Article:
This weekend we screened for stocks trading for less than 12X free cash flows that had repurchased at least 5% of their outstanding common stock over the past year. Here are six of the stocks that were generated by this screen. I will be posting another article on this screen shortly with additional names to research.
SAIC Inc. (SAI) is a major defense contractor with a PE ratio of around 10X and is likely cheap here because Mayor Bloomberg is demanding a $600MM refund from the company. SAIC's project manager is under indictment for kickbacks, as is another employee at the company, Carl Bell, but we think the selloff related to these indictments and refund demands create a buying opportunity. Contractors are by and large involved in some type of conflicts of interest on a daily basis, so these charges aren't world shaking in our view -- these guys are the private CIA of sorts.
SAIC handles much of the scientific, engineering, technical services, and systems integration work for Homeland Security, the military, Secret Service, U.S. government civil services, state and local governments, etc. SAIC is trading for a price to free cash flow ratio or less than 10X. The company repurchased over half a billion in stock last year on a market cap of around $6 Billion. This stock appears undervalued at current prices. Though the balance sheet does not offer a margin of safety, the company's business is insulated from economic shocks.
I believe the debt ceiling fears will not materialize for this company as much as they will for other U.S. government contractors, because SAIC operates as a de facto government entity in many ways. Growth in both earnings and cash flow makes SAIC a technology leader to watch, with huge potential for growth and replacing competing contractors and expanding the productivity of a smaller, more nimble U.S. military and Homeland Security force. While the stock is cheap, it is clearly cheap for a good reason -- uncertainty over criminal charges, so keep an eye on the news and follow this story. I have added a small starter position, which is around a 0.5% allocation on a nominal basis via short Feb. 2012 $16 puts on today's sell off to $16 a share.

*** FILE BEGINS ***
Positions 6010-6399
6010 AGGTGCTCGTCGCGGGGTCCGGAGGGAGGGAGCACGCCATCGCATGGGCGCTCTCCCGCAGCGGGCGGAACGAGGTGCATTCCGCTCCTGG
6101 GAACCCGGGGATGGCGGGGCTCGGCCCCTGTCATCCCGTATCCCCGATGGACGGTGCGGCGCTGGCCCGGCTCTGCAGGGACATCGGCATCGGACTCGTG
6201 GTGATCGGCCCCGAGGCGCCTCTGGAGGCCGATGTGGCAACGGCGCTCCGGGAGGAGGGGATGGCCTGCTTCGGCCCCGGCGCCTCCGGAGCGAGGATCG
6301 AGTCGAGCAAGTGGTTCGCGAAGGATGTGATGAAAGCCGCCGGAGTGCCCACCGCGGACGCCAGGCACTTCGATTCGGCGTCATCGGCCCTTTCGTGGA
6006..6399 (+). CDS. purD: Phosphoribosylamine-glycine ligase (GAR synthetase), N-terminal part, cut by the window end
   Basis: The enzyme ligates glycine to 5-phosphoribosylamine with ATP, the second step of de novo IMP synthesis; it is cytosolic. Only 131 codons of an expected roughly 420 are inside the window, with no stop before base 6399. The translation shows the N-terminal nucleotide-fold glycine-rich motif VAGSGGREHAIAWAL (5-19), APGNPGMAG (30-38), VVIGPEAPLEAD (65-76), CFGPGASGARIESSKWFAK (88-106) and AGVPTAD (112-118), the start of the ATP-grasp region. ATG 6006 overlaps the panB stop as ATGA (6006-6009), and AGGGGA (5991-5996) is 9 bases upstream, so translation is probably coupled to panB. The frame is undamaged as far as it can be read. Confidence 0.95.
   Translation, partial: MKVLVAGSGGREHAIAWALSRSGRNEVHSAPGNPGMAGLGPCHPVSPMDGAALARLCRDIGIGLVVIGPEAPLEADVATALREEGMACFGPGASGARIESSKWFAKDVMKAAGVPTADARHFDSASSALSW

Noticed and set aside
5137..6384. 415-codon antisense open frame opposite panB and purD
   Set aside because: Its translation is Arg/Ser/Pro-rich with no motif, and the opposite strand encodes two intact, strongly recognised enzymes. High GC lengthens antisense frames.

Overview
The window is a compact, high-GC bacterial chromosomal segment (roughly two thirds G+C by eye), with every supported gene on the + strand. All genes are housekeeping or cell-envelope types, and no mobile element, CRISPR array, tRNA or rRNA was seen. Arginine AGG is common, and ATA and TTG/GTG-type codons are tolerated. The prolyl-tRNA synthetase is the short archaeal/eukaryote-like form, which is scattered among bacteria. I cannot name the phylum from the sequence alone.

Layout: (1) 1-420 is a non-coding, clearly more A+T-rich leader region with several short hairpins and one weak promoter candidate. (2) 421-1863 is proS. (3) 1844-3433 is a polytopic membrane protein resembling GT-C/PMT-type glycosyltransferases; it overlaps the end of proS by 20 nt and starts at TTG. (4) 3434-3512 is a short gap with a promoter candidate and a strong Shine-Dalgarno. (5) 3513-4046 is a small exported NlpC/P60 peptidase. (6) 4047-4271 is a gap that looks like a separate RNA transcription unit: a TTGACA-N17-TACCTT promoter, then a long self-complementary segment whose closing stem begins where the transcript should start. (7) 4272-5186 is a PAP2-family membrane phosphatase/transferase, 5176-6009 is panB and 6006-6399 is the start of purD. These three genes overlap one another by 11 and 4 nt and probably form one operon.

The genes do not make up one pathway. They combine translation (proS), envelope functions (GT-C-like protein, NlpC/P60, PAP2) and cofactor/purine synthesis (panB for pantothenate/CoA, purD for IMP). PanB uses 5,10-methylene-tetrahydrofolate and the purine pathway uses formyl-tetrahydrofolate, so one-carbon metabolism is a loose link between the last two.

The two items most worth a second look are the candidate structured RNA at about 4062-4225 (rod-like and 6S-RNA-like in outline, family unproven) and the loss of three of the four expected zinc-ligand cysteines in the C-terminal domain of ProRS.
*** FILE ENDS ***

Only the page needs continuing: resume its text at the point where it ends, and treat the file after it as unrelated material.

Hewlett-Packard (HPQ): Even after the recent 10% run in HPQ, shares are still incredibly cheap on any measure of cash flow or earnings. HP is a stock that is all about misconception -- the name is trading at just 6.5X forward earnings because it is perceived to be a printer company when its laptop and cloud services businesses are actually in growth mode. Many people fear that the tablet computer will eat up the laptop market, but HPQ has now entered the space and I can't see the tablet market growing much faster than laptops; in the end, people need to type. HPQ has repurchased over 10% of its market cap over the past year, which is a clear sign that the board and management think the stock is cheap. At 9.11X trailing earnings, there appears to be significantly lower risk in HP shares than in most of the technology stocks out there, partly because this high tech name is viewed as a printer company.
Best Buy (BBY) is a business that is believed to be in long term secular decline -- brick and mortar, big box retail. With rising gas prices and the savings that internet retailers offer versus big box stores like Best Buy via state sales tax exemption, most investors prefer Amazon (AMZN) at any price over Best Buy at 10X earnings and 3.77X EV/EBITDA. I believe that position is a foolish mistake, because Best Buy operates a large internet business as well, and the company may eventually benefit from the changes taking place on the state tax issue in places like California and New York -- which could eventually slow competition from Amazon and, to a lesser extent, Overstock.com (OSTK).